Susan Stamberg Transcript

DR: First, tell me, where did you grow up?

SS: I grew up in Manhattan, mostly, 96th and Central Park West. It’s a world that totally enwraps you in Jewishness. When I married Louis Stamberg who was from Allentown, Pennsylvania where being Jewish was really an issue--his father founded the temple there, and then became its president, he was insistent that we too join a temple in Washington. I said, “Well, Why?” that’s how I came to know that the entire world was not Jewish like the world in which I had grown up in the middle of Manhattan in the ‘50’s.

DR: In addition to being surrounded in a Jewish environment, was there Jewish education or Jewish ritual in your home?

SS: Most of these stories are sad and funny ones, mixed. There was no observance that I can remember in my home.  No candle lighting on Fridays. I remember being taken on High Holy Days to temple, but that was about it. I was sent, however, to Jewish school, at Temple Rodeph Sholem, a little bit down Central Park West from where we lived, for confirmation lessons. In the middle of the semester the teacher, one Mr. Lear, said, “Today, we’re going to learn the rumba.” I raised my hand and said, “Really?” A dedicated student, I just wanted to be as good as I could, study everything, and learn as much as possible. I raised my hand, and said, “Sorry, but I really didn’t come here for rumba lessons.” I was a little kid. The nerve! I was sent to the principal’s office--first time that had ever happened. My mother was called into school.

DR: How old were you?

SS: Twelve, I guess, getting ready for confirmation. Maybe even a little younger. Because this was before bat mitzvahs. They became sort of an American invention for later generations. But I said, “I’m not going to do this. This is just wrong.” I was reprimanded, but my mother very nicely said, “Fine, you don’t have to go any more.”  So I never was confirmed.

DR: Do you feel like you were lacking in Jewish education?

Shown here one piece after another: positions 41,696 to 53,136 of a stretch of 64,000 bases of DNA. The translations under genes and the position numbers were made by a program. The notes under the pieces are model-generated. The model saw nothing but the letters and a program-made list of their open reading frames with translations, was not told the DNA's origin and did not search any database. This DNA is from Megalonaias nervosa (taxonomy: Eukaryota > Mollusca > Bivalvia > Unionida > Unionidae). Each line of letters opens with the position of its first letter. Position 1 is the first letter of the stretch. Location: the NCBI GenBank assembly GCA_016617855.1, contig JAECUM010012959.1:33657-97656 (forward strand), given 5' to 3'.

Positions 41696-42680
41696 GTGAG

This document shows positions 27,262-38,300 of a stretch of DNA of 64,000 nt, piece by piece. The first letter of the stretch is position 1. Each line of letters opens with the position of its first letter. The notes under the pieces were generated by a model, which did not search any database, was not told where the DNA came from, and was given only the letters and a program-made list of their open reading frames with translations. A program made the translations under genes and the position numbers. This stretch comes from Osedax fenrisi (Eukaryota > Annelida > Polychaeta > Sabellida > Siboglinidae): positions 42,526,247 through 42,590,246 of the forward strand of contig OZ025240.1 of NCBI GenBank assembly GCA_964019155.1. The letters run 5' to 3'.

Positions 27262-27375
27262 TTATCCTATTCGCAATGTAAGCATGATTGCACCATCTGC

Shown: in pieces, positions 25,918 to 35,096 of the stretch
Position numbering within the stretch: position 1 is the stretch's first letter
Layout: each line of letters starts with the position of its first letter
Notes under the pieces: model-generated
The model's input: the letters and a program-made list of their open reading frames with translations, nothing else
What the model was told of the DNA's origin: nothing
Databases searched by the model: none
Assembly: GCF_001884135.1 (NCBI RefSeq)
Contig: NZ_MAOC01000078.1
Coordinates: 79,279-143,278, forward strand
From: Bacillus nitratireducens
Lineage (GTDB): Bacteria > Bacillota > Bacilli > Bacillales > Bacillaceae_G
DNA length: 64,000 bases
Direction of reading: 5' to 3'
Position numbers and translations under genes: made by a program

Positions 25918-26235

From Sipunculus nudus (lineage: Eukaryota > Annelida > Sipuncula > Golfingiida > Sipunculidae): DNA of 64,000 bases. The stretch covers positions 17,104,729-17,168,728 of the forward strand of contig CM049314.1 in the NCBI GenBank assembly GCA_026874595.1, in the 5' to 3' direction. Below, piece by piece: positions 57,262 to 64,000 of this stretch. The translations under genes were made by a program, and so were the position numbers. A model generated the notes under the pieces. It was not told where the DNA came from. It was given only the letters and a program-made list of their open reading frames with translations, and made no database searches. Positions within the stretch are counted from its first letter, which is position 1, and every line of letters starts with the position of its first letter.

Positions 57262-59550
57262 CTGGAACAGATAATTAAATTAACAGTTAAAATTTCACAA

SS: I don’t, because I am very sociologically Jewish. Very ethnically Jewish, although not in an observant way.  There are a lot of people like me--secular Jews is what they’re called.  I feel deeply Jewish and I deeply identify with my Jewishness, but it doesn’t need a formal affiliation for me. Although my husband insisted our boy be bar mitzvahed, again because of his own way of feeling Jewish, and the fact he came from that town where there were so few Jews.  So Josh was bar mitzvahed. We had to agree to a certain number of years of Bible study afterward and I said I would do that with him. It was the high point of my week for those years. The rabbi was quite brilliant, at Temple Sinai, Eugene Lipman. When he retired, we left the temple.

DR: When you were growing up and there was no Jewish observance, did you go to a Passover seder annually?

SS: You know, I can’t remember doing that until I was an adult, and until I came here to Washington. Again, because of my husband. I had a good friend in fourth and fifth grade, Ruth Sulzbach and I can distinctly remember they were German refugees, and being at her house one Friday night and watching-- this was, maybe when I was in fifth grade--her mother light the candles.  And I thought, “Oh this is so beautiful, I’ve never seen anything like this.”  It was a lovely, lovely ritual, and the first time I’d seen it.

DR: Now as an adult, is there a different level of Jewish observance?

SS: No, not in my house. But I go across the street where my young neighbor has many rituals, wonderful ones. She was born here, but lived in Israel for a year, speaks pretty much fluent Hebrew. Her husband was sort of like me, not particularly observant. But she is raising her daughters Jewishly.  So I will go over there on a Friday, sometimes, and watch her light the candles. I go there for Passover, I go there for High Holy Days. That’s my temple now.

DR: Feels like home?

SS: No, not a bit like home. My home had none of that. It feels ‘homey’ and ‘family-ish’.

DR: Do you know Hebrew?

SS: No. I learned what I had to do for Josh’s bar mitzvah. It was all written out phonetically for me, and vanished the moment the ceremony was over.

DR: Have you been to Israel?

SS: Yes, for 24 hours. My husband and I lived in India for a while. He worked for the Foreign Aid Agency, and on our way home after we’d been there for two and a half years, we stopped in Israel. This was in the late 60’s. The Al Aksa mosque had been bombed. We went to Jerusalem to stay, and there was a curfew, but we broke it, and just snuck out there on the streets because we knew our time there was so limited. Lou made several trips for his work with USAID. But that was my only visit.